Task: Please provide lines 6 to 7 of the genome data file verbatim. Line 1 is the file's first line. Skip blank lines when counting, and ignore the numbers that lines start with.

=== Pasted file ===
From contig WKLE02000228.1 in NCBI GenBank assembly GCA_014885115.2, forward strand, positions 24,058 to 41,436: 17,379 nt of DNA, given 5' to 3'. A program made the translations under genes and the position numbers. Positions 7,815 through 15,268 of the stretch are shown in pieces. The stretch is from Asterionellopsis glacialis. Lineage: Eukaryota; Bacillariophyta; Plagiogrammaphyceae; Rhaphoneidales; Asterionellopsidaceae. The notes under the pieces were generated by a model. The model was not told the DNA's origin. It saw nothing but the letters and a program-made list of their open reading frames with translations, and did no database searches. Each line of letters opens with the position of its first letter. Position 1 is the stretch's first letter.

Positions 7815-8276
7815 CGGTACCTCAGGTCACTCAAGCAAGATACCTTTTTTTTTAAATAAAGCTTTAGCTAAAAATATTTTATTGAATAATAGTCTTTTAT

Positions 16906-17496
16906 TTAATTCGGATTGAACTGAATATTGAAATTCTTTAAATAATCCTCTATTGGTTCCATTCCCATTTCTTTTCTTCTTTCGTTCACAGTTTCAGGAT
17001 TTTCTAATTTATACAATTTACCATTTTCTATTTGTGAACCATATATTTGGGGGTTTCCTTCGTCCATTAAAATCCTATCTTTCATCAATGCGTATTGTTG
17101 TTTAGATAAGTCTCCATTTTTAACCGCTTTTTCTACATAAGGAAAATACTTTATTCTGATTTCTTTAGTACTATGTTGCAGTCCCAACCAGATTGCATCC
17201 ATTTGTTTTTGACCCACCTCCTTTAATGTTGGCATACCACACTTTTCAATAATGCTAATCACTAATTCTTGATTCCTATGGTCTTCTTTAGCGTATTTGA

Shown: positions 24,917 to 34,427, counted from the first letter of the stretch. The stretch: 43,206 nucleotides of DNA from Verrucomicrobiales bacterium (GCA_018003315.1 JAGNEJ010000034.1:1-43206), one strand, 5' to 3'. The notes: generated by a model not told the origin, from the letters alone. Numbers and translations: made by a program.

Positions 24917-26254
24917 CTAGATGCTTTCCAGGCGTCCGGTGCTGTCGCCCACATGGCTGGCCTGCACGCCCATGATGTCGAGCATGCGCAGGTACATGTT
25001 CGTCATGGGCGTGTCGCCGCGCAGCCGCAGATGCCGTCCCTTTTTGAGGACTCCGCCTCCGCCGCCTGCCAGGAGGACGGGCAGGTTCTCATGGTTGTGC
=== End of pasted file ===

17001 TTTCTAATTTATACAATTTACCATTTTCTATTTGTGAACCATATATTTGGGGGTTTCCTTCGTCCATTAAAATCCTATCTTTCATCAATGCGTATTGTTG
17101 TTTAGATAAGTCTCCATTTTTAACCGCTTTTTCTACATAAGGAAAATACTTTATTCTGATTTCTTTAGTACTATGTTGCAGTCCCAACCAGATTGCATCC